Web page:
WikiLeaks' Swedish servers come under attack again

WikiLeaks' Swedish servers came under suspected attack again today, the latest in a series of online computer assaults that have knocked the secret-spilling group across the web.

The owner of the internet service provider PRQ said his servers had become unresponsive. While it wasn't immediately clear why, Mikael Viborg told The Associated Press it was probably due to a distributed denial of service attack — a technique in which remote computers hijacked by rogue programs jam a website with massive amounts of data.



WikiLeaks, in a tweet to its followers, confirmed it was having difficulty with its PRQ severs but did not elaborate.



"We are investigating cause," the organisation said.



WikiLeaks' current website, wikileaks.ch, didn't seem to be affected by the server problems. The website claims to have several backups, so even a successful attack on the PRQ might not necessarily slow or shut it down.



WikiLeaks has been under intense international scrutiny over its disclosure of a mountain of classified US diplomatic cables. The unprecedented disclosure has embarrassed the US government and prompted US officials to pressure the site and its facilitators.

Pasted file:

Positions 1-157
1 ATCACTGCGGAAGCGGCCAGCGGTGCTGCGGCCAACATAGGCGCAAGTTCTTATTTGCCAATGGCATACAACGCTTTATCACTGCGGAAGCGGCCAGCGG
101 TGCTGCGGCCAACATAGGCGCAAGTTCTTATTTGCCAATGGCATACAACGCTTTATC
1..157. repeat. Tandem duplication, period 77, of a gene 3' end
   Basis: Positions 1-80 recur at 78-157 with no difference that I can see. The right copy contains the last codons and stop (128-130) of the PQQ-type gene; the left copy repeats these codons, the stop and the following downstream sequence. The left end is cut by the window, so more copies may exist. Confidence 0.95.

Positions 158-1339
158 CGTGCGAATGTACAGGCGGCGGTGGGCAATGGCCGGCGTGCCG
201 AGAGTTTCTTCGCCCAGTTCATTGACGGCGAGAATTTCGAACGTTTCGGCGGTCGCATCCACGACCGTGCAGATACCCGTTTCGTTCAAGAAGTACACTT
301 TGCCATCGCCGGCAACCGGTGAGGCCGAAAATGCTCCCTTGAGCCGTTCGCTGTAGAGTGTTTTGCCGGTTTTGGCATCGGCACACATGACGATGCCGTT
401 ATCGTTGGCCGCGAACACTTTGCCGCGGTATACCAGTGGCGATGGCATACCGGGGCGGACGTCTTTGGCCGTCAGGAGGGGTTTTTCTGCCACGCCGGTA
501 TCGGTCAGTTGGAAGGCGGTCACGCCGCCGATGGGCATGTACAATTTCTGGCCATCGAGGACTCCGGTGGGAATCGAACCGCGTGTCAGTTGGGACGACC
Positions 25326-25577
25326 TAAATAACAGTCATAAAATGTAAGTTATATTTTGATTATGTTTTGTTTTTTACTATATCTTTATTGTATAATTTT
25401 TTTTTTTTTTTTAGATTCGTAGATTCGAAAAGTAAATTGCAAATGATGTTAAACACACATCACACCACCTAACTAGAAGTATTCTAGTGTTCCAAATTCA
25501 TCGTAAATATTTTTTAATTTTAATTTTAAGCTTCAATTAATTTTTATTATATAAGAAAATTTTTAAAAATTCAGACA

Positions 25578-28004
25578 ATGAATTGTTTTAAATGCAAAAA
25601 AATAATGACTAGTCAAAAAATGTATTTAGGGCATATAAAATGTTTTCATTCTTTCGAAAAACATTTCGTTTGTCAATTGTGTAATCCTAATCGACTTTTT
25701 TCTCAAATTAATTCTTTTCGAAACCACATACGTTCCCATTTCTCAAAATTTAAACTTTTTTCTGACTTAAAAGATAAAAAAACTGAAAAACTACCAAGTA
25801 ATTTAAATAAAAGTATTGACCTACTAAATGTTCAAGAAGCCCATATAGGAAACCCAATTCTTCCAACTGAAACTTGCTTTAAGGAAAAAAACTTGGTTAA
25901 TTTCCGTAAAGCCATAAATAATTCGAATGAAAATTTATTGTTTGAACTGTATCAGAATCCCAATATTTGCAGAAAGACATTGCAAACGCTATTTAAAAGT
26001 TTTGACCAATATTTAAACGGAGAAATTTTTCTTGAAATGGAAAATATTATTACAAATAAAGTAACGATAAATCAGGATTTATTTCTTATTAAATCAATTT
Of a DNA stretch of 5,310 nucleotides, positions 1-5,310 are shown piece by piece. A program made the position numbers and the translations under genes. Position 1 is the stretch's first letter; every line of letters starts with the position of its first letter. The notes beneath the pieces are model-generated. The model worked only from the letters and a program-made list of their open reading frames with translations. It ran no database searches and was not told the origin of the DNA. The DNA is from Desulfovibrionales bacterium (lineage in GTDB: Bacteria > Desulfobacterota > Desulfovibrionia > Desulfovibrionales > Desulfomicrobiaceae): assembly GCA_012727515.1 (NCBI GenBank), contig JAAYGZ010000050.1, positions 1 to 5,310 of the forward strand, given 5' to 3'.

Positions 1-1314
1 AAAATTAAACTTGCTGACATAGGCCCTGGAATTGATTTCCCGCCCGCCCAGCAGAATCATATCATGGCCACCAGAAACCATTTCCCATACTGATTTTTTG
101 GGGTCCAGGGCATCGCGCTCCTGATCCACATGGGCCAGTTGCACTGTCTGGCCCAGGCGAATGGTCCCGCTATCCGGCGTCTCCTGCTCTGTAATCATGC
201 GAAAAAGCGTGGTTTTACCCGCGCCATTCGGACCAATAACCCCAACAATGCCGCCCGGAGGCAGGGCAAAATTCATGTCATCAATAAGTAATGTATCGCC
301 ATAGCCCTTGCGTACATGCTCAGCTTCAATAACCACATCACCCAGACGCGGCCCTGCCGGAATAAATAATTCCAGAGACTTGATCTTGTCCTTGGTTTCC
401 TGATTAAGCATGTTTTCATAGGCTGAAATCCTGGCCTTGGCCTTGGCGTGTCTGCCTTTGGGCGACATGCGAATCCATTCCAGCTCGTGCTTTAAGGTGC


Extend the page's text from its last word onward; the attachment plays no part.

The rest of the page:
American web companies Amazon.com, Paypal, and EveryDNS pulled the plug on their relationships with WikiLeaks one after the other. The French government has also promised a crackdown on its web presence there, while governments such as China's have moved to block the website altogether.



But the website has bounced back from every attempt to blast it off the web. The decision by New Hampshire-based EveryDNS to sever its ties with WikiLeaks led the group to swap its previous primary domain, wikileaks.org, for wikileaks.ch — an address controlled by the Swiss Pirate Party, a freedom of information group.



The decision by Amazon to yank the site from its servers — over alleged terms of service violations — saw WikiLeaks fall back on a Swedish host.



WikiLeaks' massive online following has also pitched in, setting up so-called mirrors — or carbon copy websites — across the world. Supporters on Twitter flooded the micro-blogging site with statements of support over the weekend, while a Facebook site devoted to the group has nearly 1 million fans.



In what the site's founder Julian Assange described as a last-ditch deterrent, WikiLeaks distributed a heavily encrypted version of the most important revelations across the web. The information could be instantly be made public if the site's servers were disabled or its staff arrested.



While the US is investigating if and how to charge Assange, the 39-year-old Australian faces sexual misconduct allegations connected to his stay in Sweden over the summer — a case his lawyers in Britain have described as full of irregularities. It could eventually lead to his extradition.



Viborg, who has dealt with WikiLeaks since 2008, told AP he hadn't received any pressure from law enforcement over his hosting of the web site. It's not clear how Viborg would react even if he did.



His service has previously come under fire for hosting a Chechen rebel site and the filesharing website Pirate Bay.

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